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Release issued 22nd May 2006
ReGen Therapeutics Plc ('ReGen' or 'the Company') is developing an important new use for zolpidem, a long-established and safe treatment for insomnia.
Today the Company announces the publication of an article in volume 21 pages 23 - 28 of the journal Neurorehabilitation (Clauss, R P and Nel, W H)* showing that the 'arousal' effect of zolpidem in three subjects in a permanent vegetative state resulting from brain damage is maintained after daily treatment over a period of up to six years. The publication states that the new use was first seen in a thirty-year old man who was mute, incontinent and in permanent spasm after a severe traffic accident three years earlier. When given zolpidem for restlessness one night he was able to communicate verbally, spasms relaxed and he recognised people around him for the first time since the accident. The effect lasted while zolpidem remained in the body and has been repeated with gradually improving effect for six years since the first dose.
The three subjects referred to in the publication, two motor vehicle accident patients and one near drowning patient, all of them in the permanent vegetative state for at least three years, were rated using well-accepted debility scales before and after daily treatment with zolpidem. Long-term response was monitored for between three and six years. All patients were aroused transiently every morning after zolpidem. Drug efficacy did not decrease and there were no side effects after up to six years daily use.
Brain scans known as SPECT have also been carried out to show which brain tissues were functioning and they showed that dormant areas of the brain became active while zolpidem remained in the body. The change coincided with the clinical improvements. Hitherto the dormant areas were considered irreversibly damaged.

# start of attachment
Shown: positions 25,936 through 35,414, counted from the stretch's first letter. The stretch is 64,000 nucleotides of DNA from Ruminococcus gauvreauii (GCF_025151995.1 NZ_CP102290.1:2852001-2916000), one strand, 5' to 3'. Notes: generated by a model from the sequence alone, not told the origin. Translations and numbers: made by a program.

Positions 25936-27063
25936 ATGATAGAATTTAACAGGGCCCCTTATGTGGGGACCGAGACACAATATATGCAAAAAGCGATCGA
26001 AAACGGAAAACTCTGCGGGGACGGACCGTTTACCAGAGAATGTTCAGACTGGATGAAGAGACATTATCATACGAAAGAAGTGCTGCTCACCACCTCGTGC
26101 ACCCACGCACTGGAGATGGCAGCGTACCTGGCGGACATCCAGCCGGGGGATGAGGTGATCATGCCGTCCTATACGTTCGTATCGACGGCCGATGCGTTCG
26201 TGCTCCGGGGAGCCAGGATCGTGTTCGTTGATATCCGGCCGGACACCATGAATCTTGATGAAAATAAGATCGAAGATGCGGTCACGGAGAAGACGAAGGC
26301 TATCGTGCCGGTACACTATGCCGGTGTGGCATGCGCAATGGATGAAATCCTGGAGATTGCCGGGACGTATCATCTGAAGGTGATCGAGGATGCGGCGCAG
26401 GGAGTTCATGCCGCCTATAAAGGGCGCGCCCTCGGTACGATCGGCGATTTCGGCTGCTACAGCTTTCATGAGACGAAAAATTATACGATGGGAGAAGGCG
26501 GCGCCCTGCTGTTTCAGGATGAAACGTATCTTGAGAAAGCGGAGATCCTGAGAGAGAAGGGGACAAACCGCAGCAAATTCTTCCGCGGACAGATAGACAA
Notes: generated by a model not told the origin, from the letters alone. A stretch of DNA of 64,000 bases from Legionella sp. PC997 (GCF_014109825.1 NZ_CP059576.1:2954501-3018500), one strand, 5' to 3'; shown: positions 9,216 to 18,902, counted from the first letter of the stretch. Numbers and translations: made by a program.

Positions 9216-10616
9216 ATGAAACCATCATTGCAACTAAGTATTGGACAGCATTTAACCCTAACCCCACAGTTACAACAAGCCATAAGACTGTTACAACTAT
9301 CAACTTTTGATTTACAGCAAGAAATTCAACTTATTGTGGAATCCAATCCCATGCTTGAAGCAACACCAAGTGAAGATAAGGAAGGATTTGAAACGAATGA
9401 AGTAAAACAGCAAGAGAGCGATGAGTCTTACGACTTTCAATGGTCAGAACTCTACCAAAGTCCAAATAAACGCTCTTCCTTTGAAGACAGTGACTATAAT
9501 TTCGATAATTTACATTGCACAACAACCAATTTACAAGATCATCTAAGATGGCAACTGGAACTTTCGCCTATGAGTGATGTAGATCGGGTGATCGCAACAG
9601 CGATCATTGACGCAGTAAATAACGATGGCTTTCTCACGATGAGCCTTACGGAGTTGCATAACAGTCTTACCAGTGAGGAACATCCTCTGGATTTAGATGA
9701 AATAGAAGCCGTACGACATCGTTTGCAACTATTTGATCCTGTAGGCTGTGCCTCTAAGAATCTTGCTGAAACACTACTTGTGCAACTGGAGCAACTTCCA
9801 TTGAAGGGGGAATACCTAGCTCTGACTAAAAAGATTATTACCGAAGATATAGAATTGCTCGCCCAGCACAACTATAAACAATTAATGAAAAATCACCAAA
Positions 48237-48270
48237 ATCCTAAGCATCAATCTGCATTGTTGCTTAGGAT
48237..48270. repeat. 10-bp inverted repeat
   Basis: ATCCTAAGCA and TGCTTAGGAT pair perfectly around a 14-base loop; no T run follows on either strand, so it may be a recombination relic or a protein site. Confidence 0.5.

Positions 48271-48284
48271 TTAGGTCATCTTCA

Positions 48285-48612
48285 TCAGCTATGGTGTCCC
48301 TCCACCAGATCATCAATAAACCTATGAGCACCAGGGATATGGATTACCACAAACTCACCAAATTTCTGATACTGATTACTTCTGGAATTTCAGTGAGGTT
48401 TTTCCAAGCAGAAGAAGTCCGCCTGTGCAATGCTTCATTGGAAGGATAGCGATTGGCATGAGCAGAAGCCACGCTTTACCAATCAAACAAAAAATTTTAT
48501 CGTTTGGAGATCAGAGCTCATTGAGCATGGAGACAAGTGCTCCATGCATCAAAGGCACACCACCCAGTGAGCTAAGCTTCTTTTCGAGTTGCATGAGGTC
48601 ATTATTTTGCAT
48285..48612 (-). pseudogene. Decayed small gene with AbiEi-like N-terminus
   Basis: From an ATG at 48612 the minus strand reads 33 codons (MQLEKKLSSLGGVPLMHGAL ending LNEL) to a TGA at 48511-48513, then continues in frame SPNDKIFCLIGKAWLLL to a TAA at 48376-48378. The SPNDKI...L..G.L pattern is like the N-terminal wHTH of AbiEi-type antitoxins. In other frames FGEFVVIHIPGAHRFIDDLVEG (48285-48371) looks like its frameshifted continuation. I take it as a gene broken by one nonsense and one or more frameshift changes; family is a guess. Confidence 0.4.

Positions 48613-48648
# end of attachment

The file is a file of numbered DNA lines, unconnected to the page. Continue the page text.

A significant number of patients has now been treated by Dr Nel with beneficial effects after strokes, birth injury and Bell's palsy. The clinical effect is generally proportional to the size and position of the dormant area and correlates with predicted drug levels in the brain/plasma.
Commenting, Percy Lomax, ReGen Chairman and Chief Executive said 'It is encouraging that the effect is so beneficial to patients, that it is maintained over a long period and that the drug is well tolerated. Sleepiness appears to be the main if not sole disadvantage, but we believe that can be minimised to acceptable levels with new formulations.
With this in mind, ReGen is now undertaking a Phase IIa 'clinical proof of concept' study in South Africa in known zolpidem responders led by our subsidiary Guildford Clinical Pharmacology Unit Ltd. This study will compare a new formulation with an existing tablet formulation, hoping to achieve efficacy but without sedation. The results will be used to find a commercial partner to complete formulation, clinical development and marketing.'
Given that stroke alone is the largest single cause of severe disability in England and Wales, with over 250,000 people being affected at any one time, the Company believes that zolpidem represents a significant medical and commercial opportunity. ReGen estimates suggest that the total potential world market for zolpidem in this new use is around $4.3bn per annum.
* Since writing this research Drs Clauss and Nel have become consultants and shareholders of ReGen as a result of the acquisition of Sciencom Limited on 14 February 2006.
For more information, please contact:
Andrew Marshall Greycoat Communications Tel No 020 7960 6007 Mobile: 07785 297111
If you want to find out more about the company visit ReGen Therapeutics profile.
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